FebruaryMagazine

A place to come forward

On my first day at the University of Alberta, I was told that all students, at some point in their university degree, will access at least one service found on the second floor of the Students’ Union Building. This floor is home to various health and wellness services including Counselling and Clinical Services, the Peer Support Centre, and the University Health Centre. Tucked away in a narrow hallway on the second floor, students can also find the Sexual Assault Centre (SAC).

“We provide support to anybody who has been affected by sexual assault, abuse, sexual harassment, stalking, intimate partner violence, or non-consensual photo-sharing,” said Paige Cahill, the Volunteer Program Coordinator at the Sexual Assault Center.

The drop-in hours for the Sexual Assault Centre are from 9 a.m. to 5 p.m. on weekdays with evening hours dependent on volunteer availability. Crisis intervention support can be provided on a one-to-one/in-person basis as well as over-the-phone.

Upon entering the SAC, the person is greeted by a crisis intervention volunteer who offers them tea or water prior to going into one of the SAC’s confidential rooms.

“Our crisis intervention volunteers are trained in the areas of anti-oppression, trauma-informed, and person-centred support,” Cahill stated.

Delivered by an on-staff psychologist, the SAC also provides long-term counselling and psychotherapy for students who have been impacted by sexual assault or sexual abuse.

“The only parameters around this long-term counselling is that they must have experienced sexual assault and they have to be a student here,” Cahill explained.

A 2001 study conducted by the University of Alberta’s Sexual Assault Centre found that approximately one in five students on campus had experienced a sexual assault at least once in their life. Taking a step back, a recent Statistics Canada study found that one in three women and one in eight men experienced unwanted sexual behaviour in public.

“I think that the campus community is just a microcosm of society in general,” Cahill said. “[Sexual assault] is a problem everywhere. It is not just a post-secondary institution problem.”

Following the release of 2016’s Review of the University’s Reponse to Sexual Assault, the Sexual Assault Centre has also been active in raising awareness and demanding reform for university policies that deal with sexual misconduct.

Early last year, demonstrators took to Lister Centre to protest the way that the University of Alberta Appeals Board (UAB) deals with sexual assault cases. Although not all of these demonstrators came from the Sexual Assault Centre, the SAC’s Director Sam Pearson was at the forefront of this particular demonstration. These protests centrered around the Code of Student Behaviour which permits de novo hearings for individuals accused of sexual assault and raises concerns of potentially re-victimizing survivors of sexual assault.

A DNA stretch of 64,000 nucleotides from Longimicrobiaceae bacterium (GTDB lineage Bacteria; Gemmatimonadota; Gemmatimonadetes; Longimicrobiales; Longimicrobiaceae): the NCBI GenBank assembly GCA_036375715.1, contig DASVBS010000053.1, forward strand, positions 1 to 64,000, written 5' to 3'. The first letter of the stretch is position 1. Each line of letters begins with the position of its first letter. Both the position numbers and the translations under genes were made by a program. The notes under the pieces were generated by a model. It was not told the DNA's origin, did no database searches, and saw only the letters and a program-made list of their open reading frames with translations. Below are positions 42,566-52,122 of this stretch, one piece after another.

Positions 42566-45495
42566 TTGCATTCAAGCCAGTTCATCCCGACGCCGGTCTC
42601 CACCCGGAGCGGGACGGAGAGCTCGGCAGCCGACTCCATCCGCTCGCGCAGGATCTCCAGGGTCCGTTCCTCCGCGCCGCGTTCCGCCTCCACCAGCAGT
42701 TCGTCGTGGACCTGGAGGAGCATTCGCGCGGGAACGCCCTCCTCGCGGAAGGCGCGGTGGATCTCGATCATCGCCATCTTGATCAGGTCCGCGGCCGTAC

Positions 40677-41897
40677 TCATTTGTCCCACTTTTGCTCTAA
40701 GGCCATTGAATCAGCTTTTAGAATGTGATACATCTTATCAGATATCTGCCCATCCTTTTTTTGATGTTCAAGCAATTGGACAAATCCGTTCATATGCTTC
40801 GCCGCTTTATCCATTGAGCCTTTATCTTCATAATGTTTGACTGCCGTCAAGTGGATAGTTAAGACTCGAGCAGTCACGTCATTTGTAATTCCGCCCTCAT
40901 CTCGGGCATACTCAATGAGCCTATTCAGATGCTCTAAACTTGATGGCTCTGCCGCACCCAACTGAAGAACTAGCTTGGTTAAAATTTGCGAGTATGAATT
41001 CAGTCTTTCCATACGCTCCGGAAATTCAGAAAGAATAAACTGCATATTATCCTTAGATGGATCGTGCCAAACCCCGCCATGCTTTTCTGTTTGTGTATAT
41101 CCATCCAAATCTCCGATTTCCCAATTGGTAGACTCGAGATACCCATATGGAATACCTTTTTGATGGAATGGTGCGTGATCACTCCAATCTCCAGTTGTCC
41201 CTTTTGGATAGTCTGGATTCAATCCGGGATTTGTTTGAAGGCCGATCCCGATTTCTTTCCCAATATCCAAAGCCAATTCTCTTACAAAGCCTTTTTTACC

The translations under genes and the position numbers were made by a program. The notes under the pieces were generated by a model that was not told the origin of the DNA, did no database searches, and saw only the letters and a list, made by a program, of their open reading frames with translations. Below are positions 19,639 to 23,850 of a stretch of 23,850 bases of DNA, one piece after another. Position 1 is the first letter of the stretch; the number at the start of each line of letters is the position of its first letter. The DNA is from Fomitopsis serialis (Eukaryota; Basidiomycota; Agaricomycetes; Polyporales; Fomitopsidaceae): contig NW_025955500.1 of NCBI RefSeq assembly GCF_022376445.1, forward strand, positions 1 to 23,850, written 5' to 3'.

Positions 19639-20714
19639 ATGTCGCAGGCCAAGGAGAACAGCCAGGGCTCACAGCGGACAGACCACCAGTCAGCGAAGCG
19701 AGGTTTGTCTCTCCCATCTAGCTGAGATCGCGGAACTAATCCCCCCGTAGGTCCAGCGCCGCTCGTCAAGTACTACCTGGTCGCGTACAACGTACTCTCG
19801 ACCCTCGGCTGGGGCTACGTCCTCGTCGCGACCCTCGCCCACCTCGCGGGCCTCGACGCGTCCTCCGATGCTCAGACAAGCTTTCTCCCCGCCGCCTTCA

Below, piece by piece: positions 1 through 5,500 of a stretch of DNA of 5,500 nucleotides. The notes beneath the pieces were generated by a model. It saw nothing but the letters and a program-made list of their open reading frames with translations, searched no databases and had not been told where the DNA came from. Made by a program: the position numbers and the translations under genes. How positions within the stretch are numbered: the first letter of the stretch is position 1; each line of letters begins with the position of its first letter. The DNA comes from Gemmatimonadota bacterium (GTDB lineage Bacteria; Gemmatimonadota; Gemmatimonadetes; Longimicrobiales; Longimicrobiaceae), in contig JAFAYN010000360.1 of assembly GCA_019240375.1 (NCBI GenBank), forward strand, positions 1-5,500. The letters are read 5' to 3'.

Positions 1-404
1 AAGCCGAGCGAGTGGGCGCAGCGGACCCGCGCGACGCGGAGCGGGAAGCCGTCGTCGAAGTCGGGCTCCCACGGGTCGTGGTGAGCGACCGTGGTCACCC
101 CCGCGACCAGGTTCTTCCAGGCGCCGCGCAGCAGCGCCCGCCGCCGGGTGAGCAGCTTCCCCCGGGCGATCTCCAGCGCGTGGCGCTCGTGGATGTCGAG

“It could mean a lot to survivors who choose to seek justice through the university process,” Cahill explained. These protests also looked at the delivery of anti-sexual violence training for UAB members.

The Sexual Assault Centre also hosts an Awareness Week every semester (around October and February) that encourages students and staff to have discussions around consent and sexual violence. The most recent Awareness Week in October focused on the theme of Consent in Everything.

“We’re hopefully going to engage more people in conversation about consent in more of a nuanced and holistic way as opposed to just being about sexual relationships,” Cahill described.

Moving forward, Cahill is excited for the pilot run of the SAC’s support group, Roots, which began in January 2020. This support group can be accessed by individuals who have previously gone through an initial consultation with the on-staff psychologist.

“Right now, we have two planned for the Winter semester and two planned for the Spring Semester,” Cahill said. “The group is once a week for five weeks.”

The Sexual Assault Centre also provides educational workshops around the issue of sexual violence and consent for the campus community. These workshops are targeted towards increasing awareness of what sexual assault is and debunking common misconceptions associated with the issue.

There are also workshops tailored around bystander intervention and providing support to survivors of sexual violence. While most of these educational workshops are free for students and staff, the SAC offers a two-day comprehensive First Responder Training that costs $250 per registrant.

Reflecting on what the ways that the campus community can work to address and reduce the prevalence of sexual violence on campus, Cahill acknowledged the importance of accountability and respecting each other’s boundaries.

“Above all else, practicing empathy, holding ourselves accountable, and believing survivors when they come forward,” Cahill said. 

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